The novel then makes short work of jumping between the points of view of Robin and Cormoran, although it gives more weight to the detective by the end. It not only illuminates our characters but also provides humor: seeing how the two deal with little misinterpretations of intention sets up an almost screwball-esque banter between them. Rowling steers clear of the romance trap – even giving Robin the disapproving fiancé, good for a mention here or there – but there’s also enough banter and play that it becomes romance-without-romance, if that makes sense. It does to me, anyway. Plus, there’s plenty of other romance happening, including Cormoran getting lucky in a downright cheer-inducing way.
The supporting characters, even ones who only appear for a single scene, are all also quite vividly drawn – Rowling has a way with description, which we all know, but imagine coming into this book not knowing it was her: the way “Galbraith” creates characters from a few well-deployed descriptors and a mannerism or two would’ve been an absolute knockout. Guy Somé, Lula’s fashion designer friend, and her on-again-off-again boyfriend Duffield spring to mind first and foremost – they might, outwardly described, seem like caricatures of the gay black fashion designer and the tortured, heroin-using Pete Doherty-type but they are quickly shown to be far more nuanced than that. In fact, that might be the most fun of the entire book: seeing how vivid and starkly drawn these characters start out as and then watching Rowling shade in the details.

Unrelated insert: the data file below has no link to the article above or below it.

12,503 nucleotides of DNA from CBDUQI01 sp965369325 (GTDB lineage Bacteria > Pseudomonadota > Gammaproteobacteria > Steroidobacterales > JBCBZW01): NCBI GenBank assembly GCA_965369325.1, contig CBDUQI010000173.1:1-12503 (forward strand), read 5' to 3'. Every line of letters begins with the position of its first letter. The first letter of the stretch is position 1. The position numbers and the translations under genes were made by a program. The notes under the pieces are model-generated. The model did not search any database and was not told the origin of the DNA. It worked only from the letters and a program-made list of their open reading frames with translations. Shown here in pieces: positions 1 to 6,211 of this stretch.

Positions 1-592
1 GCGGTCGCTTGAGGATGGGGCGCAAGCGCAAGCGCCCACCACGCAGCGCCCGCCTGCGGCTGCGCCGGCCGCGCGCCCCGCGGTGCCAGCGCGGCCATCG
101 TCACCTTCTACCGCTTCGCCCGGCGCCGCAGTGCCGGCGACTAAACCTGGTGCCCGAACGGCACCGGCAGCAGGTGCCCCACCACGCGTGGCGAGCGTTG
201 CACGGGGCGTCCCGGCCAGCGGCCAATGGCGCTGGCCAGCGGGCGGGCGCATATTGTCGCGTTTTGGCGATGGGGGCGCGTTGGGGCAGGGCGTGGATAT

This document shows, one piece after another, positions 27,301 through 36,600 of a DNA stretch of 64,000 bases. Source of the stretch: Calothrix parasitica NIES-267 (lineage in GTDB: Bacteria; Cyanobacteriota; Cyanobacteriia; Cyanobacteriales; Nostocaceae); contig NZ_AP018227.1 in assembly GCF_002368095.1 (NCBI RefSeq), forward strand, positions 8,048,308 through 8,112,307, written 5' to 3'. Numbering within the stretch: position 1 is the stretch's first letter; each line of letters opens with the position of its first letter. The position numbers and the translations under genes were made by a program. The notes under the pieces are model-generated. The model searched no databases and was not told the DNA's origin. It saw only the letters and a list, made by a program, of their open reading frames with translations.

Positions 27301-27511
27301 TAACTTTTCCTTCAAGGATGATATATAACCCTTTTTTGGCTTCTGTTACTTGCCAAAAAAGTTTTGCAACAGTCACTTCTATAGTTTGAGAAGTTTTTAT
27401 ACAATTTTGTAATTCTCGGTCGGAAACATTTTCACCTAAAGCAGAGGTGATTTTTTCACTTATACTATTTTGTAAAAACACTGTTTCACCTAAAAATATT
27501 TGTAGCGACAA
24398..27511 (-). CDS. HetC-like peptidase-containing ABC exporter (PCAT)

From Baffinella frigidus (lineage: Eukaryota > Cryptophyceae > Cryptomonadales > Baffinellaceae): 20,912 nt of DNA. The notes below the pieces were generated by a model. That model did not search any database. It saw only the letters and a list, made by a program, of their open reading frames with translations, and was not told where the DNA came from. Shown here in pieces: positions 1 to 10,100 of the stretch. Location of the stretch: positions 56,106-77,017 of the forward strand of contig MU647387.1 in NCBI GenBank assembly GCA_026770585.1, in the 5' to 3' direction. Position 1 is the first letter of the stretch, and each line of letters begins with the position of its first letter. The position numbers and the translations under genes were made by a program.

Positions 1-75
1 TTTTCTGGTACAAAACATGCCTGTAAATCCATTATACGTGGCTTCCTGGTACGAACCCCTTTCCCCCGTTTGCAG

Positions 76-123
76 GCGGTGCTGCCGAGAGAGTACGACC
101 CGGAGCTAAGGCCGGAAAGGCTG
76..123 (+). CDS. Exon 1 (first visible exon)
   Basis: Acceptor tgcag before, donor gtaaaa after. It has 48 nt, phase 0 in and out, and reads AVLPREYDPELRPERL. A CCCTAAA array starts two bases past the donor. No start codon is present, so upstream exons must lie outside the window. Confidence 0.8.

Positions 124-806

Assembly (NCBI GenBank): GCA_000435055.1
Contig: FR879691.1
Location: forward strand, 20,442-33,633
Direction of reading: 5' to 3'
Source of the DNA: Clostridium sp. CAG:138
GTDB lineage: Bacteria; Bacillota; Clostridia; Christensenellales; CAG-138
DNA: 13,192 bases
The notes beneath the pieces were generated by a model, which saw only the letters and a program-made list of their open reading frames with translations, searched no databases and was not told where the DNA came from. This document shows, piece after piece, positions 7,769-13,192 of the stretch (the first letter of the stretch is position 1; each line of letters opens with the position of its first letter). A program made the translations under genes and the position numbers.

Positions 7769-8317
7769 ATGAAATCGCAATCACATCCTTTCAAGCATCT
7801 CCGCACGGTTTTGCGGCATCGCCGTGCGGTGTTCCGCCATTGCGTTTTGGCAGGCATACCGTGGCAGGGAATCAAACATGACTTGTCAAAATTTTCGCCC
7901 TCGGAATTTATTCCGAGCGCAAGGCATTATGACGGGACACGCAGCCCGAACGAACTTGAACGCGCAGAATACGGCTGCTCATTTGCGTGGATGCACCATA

The plot itself is, perhaps, the weakest part of the book – not to say that it’s weak, but it does feel a little more overwrought at times than the rest of the novel’s features. The “it wasn’t a suicide” angle is always a good place to start and there are plenty of potential suspects here – and it all goes relatively according to ‘plan’, let’s say, right up to the somewhat-surprising, somewhat-“oh-I-knew-it!” reveal. If the engines take a little time to turn over at the start, you could conceivably forgive them as they really take off in the last 150 or so pages. Still, I would’ve liked a little more ingenuity – and I say that wholly because of knowing who the author really is. Maybe next time.